Memories emerging from Moscow’s soil
Archaeological digs show that the site of today’s Moscow and the surrounding area have been inhabited since time immemorial. Among the earliest finds are axes, fishing hooks and arrowheads made of stone and bone – relics of the so-called Lyalovo culture – which experts assign to the Neolithic period, i.e. the last phase of the Stone Age. Among others, a prehistoric settlement dating back to the 4th millennium BC was discovered on the grounds of Dyakovo village, now known as the Kolomenskoye memorial museum-estate, while a similar site found in Orekhovo-Zuyevo district is nearly a thousand years older.
The Fatyanovo culture, in its turn, marks the introduction and development of metals. The examination of numerous burial sites from the late 3rd millenium DC found in various parts of the Moscow Region, such as Istra and Iksha, led archaeologists to conclude that the land was inhabited by nomadic cattle breeders who made their tools and decorations from bronze.
The artefacts of the Dyakovo culture, which according to archaeological classifications covers a period of more than a thousand years from the 7th century BC to the 7th and 8th centuries AD, point to signs of a settled lifestyle. The discovery of domestic animal bones, iron sickles and querns indicates that the Finno-Ugric tribes who inhabited the area at the time, such as the Merya and the Veps, practised farming and cattle breeding.
Finally, researchers suggest that the burial mounds of the 10th and 11th centuries may have been left by the Slavic tribes the Vyatichs, who lived on the lands of modern Moscow, and the Krivichs, who occupied the upper part of the present-day Moscow area to the north of the Klyazma River.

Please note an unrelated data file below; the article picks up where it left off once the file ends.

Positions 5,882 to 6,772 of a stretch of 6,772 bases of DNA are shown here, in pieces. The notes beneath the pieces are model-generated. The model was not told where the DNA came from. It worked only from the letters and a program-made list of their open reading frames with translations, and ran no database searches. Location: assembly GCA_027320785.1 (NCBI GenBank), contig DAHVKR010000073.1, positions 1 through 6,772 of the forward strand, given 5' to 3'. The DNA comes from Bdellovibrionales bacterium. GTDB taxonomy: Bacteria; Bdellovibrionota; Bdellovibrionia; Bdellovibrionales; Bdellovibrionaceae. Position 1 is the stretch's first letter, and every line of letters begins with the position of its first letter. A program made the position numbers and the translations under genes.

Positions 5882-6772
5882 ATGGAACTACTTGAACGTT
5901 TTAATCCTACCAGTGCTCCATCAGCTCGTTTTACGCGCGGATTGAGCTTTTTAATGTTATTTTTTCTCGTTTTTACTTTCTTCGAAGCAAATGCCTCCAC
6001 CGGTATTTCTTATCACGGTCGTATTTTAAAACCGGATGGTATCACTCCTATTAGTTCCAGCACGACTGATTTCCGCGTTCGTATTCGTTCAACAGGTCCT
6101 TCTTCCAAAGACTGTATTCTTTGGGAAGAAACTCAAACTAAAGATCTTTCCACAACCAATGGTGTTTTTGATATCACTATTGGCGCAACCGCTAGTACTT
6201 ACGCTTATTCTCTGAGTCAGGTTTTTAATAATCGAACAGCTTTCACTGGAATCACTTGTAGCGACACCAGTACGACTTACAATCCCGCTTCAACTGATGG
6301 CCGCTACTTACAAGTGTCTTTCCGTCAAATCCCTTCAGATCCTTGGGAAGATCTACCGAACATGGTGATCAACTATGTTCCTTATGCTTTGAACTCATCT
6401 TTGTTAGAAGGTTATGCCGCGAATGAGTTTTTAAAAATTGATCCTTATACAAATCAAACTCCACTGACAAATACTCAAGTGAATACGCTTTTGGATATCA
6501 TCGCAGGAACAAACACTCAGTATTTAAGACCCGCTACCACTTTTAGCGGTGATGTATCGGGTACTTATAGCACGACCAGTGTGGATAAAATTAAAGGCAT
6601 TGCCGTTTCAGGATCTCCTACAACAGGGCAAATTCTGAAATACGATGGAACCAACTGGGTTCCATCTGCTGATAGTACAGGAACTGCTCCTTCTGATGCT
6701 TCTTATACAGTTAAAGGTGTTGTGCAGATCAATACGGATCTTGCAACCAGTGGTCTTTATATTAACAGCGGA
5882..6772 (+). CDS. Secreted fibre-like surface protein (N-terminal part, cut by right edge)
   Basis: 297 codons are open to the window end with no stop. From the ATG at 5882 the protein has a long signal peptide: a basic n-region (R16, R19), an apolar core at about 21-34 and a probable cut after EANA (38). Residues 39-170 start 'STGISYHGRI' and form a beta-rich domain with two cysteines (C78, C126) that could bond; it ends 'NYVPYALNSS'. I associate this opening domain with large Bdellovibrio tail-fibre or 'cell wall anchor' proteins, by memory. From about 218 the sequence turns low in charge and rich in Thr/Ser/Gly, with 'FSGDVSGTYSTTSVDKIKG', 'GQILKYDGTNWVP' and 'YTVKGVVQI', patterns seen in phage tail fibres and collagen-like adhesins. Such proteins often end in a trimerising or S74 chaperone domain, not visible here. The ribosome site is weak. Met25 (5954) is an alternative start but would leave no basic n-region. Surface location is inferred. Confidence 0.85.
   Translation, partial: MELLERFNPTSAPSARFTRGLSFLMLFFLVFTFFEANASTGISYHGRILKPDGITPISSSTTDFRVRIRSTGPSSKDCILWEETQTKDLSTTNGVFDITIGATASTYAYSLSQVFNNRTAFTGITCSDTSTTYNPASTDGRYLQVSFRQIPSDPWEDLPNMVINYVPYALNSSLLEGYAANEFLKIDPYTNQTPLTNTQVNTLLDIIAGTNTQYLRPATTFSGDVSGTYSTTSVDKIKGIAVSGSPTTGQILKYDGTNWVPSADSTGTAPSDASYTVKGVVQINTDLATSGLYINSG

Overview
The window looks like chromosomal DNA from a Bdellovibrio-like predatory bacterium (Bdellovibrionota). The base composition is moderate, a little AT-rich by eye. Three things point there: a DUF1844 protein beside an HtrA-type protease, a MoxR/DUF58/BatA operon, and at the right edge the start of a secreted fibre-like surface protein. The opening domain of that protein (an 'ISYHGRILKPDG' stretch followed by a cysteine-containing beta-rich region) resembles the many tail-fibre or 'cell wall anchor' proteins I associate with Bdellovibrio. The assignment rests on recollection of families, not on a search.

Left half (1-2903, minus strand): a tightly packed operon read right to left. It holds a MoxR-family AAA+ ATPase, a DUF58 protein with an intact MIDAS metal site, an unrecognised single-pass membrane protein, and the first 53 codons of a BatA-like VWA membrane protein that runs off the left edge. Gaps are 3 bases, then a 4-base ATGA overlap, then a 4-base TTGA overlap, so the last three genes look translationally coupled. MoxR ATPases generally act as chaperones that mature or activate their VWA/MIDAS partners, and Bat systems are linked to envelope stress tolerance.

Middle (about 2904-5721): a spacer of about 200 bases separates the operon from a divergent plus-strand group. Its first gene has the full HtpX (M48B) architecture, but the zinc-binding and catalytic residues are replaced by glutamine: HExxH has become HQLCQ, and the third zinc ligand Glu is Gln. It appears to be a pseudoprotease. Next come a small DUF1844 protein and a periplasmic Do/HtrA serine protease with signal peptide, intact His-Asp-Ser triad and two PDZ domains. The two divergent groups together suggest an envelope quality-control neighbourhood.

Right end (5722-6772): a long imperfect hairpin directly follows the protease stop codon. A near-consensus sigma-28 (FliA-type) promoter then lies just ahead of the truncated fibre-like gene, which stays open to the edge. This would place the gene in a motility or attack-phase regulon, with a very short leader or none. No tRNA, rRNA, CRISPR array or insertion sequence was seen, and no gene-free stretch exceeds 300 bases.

Traces of Slavic settlements have been discovered in most districts of Moscow situated next to water: Dyakovo, Fili, Kuntsevo, Matveyevskoye, Brateyevo, Zyuzino, etc. The oldest dwelling known so far in Moscow is the home of a Vyatich craftsman near the Patriarch’s residence in the Kremlin . It probably stood among a group of buildings surrounded by a moat that was filled up at the beginning of the 12th century and the outlines of which have been revealed by archaeologists near the Grand Kremlin Palace.
Some historians even find that the names of some Vyatich settlements mentioned in chronicles and tales, and those of present-day Moscow districts such as Vorobyovo, Vysotskoye, Kulishki, Kudrino, Simonovo, and Sushchyovo, have something in common.
Chronicles: Facts and questions
A generally recognised testimony to the future capital’s “parentage” was its first trustworthy mention of Moscow in Ipatiev (Kiev) Chronicle, one of the three chronicles that form the Hypathian Codex.
Recounting the events of the year 6655 following the creation of the world, which in the Byzantine chronology used at the time corresponds to 1147 in the Christian calendar, an annalist describes a successful military campaign waged by Prince Yuri Dolgoruky, Vladimir Monomakh’s son, and Prince Svyatoslav Olgovich on the lands of Novgorod and Smolensk, and mentions Yuri’s subsequent invitation to Svyatoslav to pay him a visit in Moscow. What follows are an account of Svyatoslav’s arrival, accompanied by his two sons and a small armed escort, on the eve of Saturday of the Akathist, and the warm welcome that they received, and the exchange of gifts, and the generous feast offered by Yuri the following day. There is no indication, however, either of the nature of the estate or of Yuri’s part, if any, in setting it up.